The evidence supports the finding that counsel's actions did not fall below an objective standard of reasonableness.

 4. Park enumerates as error the court's failure to charge the jury on justification.   Park did submit complete charges on the subject but no evidence warranted the charge.   All witnesses, including Park, confirmed that Park was the aggressor.   Park testified that he grabbed Lee's shoulders to force him into the van, and that when Lee tried to push him away they fell down together and wrestled, with Park's arms flailing.

 “A person is not justified in using force ․ if he ․ [w]as the aggressor ․ unless he withdraws from the encounter and effectively communicates to such other person his intent to do so․” 25  The evidence is undisputed that Park was the aggressor and that he made no effort to communicate a withdrawal from the encounter.  “Since a person is not justified in using force if he was the aggressor, OCGA § 16-3-21(b)(3), appellant was not entitled to a charge on justification.” 26

 5. It was not error to allow witnesses to testify to Mrs. Park's statements.   Lee testified that during the incident Mrs. Park told her husband, “Why you do this way?   Don't hit him, don't hit him.”   Around 7:00 a.m., about four hours after the incident, Mrs. Park came to visit Lee in the hospital.   Lee and another witness testified Mrs. Park was upset and crying and asked Lee at the hospital why he did not fight back when Park beat him.   Later that morning at about 11:00 a.m., Mrs. Park visited Lee at his parents' home and while crying told him and his parents her husband acted like an animal.   At trial Mrs. Park denied making these statements.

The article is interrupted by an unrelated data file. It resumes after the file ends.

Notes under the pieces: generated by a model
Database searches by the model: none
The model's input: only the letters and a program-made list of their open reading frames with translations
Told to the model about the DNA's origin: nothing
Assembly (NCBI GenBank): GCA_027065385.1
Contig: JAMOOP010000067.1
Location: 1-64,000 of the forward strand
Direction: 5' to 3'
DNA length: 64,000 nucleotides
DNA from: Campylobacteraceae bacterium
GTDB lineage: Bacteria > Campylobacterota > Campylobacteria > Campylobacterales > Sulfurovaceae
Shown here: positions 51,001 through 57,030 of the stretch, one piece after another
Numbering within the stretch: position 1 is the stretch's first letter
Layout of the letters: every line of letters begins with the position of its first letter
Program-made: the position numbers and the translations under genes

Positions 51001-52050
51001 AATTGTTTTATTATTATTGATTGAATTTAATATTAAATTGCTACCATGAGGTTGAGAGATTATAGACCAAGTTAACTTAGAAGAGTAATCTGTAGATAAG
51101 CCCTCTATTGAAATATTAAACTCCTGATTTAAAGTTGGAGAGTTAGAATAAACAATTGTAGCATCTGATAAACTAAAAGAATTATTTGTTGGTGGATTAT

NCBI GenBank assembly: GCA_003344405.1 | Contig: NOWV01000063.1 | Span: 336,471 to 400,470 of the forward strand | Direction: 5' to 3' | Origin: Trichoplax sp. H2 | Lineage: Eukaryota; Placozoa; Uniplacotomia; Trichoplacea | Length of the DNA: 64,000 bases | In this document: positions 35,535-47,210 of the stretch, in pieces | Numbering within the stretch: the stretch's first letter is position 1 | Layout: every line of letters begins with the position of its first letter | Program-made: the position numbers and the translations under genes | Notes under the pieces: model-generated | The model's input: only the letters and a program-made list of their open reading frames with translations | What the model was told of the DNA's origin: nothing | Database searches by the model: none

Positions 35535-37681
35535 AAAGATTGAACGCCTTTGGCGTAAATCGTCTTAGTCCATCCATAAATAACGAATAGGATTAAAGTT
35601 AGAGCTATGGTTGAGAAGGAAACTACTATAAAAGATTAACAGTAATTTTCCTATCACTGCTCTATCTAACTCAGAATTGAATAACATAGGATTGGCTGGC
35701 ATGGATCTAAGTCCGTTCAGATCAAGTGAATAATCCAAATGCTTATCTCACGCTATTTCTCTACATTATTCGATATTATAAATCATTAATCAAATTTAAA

Park moved in limine to exclude the latter two statements.   Finding the statements were close in time to the incident and that Lee had gone to the hospital immediately after the incident, the court properly concluded the incident was continuing and allowed the testimony under the doctrine of res gestae.

OCGA § 24-3-3 provides “[d]eclarations accompanying an act, or so nearly connected therewith in time as to be free from all suspicion of device or afterthought, shall be admissible in evidence as part of the res gestae.”  “Our Supreme Court has ․ enunciated more liberal standards for appraising whether statements fall within the parameters of res gestae.  [Cit.]” 27 Andrews v. State 28 held that “a trial judge's determination that evidence offered as part of the res gestae is sufficiently informative and reliable as to warrant being considered by the jury will not be disturbed on appeal unless that determination is clearly erroneous.” 29